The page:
Level 3 EV Chargers

Level 2 vs level 3 charging: man holding an EV charger

When it comes to Level 2 vs. Level 3 charging, there’s no doubt which one is more powerful: Level 3. This type of charger is the fastest charging system available. However, the tremendous power utilized by Level 3 has one significant drawback: They are too powerful to install onto residential power grids. If you’re looking to install a Level 3 charging system at home, you’re out of luck. But that doesn’t mean they’re not great options when you’re on the road.

Power Output

Level 3 charging stations utilize between a 400- to 900-volt direct current (DC), which is why they’re also called DC Fast Chargers. The amount of electricity needed to use them isn’t always readily available, which is why they’re only utilized at specific charging sites.

EV Charging Time

A Level 3 DC Fast Charger can provide an average of 100 miles of charge per hour, far and away the fastest EV charging time currently available. DC charging can fully charge some EV car batteries in about 30 minutes.

Cost and Installation

Given the large amount of power they utilize, Level 3 chargers cost much more than their Level 2 and Level 1 counterparts. A single Level 3 charger and installation can cost as much as $50,000. These huge costs are also why Level 3 chargers are the common choice of both public charging stations and privately owned charging companies. The EV charging network Chargepoint and the Tesla Supercharger network use Level 3 chargers.

While purchasing a Level 3 charger is very expensive, using one isn’t. Recharging an EV battery at a Level 3 charger costs between $10 and $30. 

Best Suited For

Fast charging stations are best suited for EV drivers looking to “refuel” during road trips that take them a long distance from their home charger. Level 3 EV charging stations are also increasingly popular at prominent destinations like hotel and stadium parking lots.

Automakers like Tesla are increasingly looking for ways to monetize their charging networks. They often leverage residential, dining, and commercial properties to install destination chargers as a way to attract clientele.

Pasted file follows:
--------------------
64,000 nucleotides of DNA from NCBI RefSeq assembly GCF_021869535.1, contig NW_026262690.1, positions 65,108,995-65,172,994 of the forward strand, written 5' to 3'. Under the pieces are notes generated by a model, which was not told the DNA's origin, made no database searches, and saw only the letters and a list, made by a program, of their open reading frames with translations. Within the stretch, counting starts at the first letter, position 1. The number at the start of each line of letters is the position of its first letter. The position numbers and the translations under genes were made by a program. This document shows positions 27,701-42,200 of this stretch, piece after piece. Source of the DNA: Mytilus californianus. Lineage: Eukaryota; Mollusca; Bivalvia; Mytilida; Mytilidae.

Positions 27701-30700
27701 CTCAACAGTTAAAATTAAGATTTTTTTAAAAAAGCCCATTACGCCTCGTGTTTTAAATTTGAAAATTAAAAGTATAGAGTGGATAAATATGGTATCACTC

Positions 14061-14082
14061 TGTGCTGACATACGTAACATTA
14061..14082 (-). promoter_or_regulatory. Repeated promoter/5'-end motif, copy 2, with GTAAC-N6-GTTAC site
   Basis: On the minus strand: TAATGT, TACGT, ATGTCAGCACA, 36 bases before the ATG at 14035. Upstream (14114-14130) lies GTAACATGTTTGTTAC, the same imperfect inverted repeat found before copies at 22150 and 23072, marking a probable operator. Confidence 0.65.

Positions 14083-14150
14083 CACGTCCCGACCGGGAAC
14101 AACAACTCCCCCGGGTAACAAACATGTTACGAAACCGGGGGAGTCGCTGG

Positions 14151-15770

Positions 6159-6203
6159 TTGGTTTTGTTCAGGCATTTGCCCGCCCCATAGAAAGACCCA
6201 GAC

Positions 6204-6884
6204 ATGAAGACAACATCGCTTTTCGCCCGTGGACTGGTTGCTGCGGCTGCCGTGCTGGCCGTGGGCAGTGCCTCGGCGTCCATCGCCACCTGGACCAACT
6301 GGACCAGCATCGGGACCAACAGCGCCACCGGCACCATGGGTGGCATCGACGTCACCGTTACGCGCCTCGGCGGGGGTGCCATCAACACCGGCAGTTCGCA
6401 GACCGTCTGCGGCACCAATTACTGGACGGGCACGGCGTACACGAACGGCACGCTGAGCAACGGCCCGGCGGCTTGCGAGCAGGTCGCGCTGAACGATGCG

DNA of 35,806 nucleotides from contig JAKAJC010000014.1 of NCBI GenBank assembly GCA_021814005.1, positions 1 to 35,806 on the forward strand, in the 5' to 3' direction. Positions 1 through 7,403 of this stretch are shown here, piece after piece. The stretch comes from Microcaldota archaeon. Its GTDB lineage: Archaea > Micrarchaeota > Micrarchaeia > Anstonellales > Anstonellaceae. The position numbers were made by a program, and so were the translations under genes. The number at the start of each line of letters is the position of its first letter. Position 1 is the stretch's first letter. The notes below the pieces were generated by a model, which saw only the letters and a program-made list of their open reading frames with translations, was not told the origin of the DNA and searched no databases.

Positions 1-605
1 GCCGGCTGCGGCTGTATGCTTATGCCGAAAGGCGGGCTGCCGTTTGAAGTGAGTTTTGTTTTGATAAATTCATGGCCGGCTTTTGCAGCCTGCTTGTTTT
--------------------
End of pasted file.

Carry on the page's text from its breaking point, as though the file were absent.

Alternatives to Level 2 and Level 3 Charging

Man using his phone while waiting for his car to finish charging

If you’re looking for an alternative to Level 2 vs. Level 3 charging, the pickings are slim. Every EV comes with a Level 1 charging cable that’s capable of being plugged in directly to a wall outlet. However, relying solely on a Level 1 charging cable is not advisable.

Level 1 chargers only provide 4 to 5 miles of range per hour of charging. This charging rate may work for folks who rarely drive or who only drive short distances once in a while. They’re also useful for drivers who have plug-in hybrid electric vehicles that are powered by gas as a backup source. However, those who utilize their EV daily or as their sole means of transportation will be much more comfortable relying on higher EV charging levels to power up their car.

Fill Up on EV Know-how

Whether you’re curious about Level 2 charger installation, the charging speed of different EVSE, or simply looking for a reasonably priced EV in your area, can help. Our comprehensive library of EV articles will help make you a whiz on all things related to electric cars in no time. 

If you’re ready to start shopping for an electric vehicle, simply enter your ZIP code below to see used EVs in your area.